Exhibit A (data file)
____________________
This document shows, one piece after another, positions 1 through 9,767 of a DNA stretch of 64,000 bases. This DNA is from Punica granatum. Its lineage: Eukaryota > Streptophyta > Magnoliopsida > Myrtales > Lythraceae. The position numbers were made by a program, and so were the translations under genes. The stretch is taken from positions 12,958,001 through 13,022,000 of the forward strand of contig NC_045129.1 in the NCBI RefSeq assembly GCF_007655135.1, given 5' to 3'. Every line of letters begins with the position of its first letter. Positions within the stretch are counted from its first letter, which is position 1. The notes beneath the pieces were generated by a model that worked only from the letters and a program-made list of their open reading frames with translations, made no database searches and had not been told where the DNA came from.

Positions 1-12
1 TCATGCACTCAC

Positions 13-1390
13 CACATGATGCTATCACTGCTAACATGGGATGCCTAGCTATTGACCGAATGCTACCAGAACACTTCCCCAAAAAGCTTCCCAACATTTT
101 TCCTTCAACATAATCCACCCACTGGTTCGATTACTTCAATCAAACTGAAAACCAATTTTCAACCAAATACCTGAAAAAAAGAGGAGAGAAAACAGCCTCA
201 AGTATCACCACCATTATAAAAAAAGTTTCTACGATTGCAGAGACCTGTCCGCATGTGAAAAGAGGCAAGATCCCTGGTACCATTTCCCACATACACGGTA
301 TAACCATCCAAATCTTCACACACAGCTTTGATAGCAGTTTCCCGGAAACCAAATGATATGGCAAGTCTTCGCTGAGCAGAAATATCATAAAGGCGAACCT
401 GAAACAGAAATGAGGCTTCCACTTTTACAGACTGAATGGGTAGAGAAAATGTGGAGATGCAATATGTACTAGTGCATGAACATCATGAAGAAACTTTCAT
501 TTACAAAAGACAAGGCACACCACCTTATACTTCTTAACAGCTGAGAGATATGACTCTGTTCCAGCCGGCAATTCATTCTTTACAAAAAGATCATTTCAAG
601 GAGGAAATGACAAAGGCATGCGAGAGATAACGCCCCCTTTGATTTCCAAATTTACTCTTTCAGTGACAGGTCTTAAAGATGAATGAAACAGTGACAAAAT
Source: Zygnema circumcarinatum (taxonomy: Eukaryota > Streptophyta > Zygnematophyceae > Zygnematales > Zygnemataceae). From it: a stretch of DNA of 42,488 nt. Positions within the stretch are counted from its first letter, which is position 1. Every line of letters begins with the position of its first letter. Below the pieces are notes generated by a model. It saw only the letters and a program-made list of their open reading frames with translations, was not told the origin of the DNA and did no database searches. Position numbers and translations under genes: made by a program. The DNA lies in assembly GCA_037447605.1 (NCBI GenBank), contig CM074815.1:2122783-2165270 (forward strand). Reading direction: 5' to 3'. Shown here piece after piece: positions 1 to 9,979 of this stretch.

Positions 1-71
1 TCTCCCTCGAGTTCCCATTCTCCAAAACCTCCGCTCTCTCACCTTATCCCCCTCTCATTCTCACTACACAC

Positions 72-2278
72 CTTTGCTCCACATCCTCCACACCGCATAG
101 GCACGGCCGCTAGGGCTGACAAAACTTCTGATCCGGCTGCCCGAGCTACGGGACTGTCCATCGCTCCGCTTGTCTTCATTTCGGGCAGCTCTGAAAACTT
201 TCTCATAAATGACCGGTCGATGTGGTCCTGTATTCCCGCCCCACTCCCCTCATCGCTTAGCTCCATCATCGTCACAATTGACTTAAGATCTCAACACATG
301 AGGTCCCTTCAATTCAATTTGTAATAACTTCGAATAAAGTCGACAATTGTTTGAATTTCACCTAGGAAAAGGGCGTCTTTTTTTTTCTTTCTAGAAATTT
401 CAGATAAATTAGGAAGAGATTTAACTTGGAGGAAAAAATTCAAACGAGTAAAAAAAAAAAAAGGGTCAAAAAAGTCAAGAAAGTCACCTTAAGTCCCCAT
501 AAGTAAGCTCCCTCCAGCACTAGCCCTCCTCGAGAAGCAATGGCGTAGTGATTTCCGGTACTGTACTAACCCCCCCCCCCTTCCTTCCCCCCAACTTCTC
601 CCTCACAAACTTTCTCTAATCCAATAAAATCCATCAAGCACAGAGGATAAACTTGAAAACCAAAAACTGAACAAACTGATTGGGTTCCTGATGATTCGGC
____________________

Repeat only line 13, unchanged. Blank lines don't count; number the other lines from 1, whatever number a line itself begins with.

Positions 1-71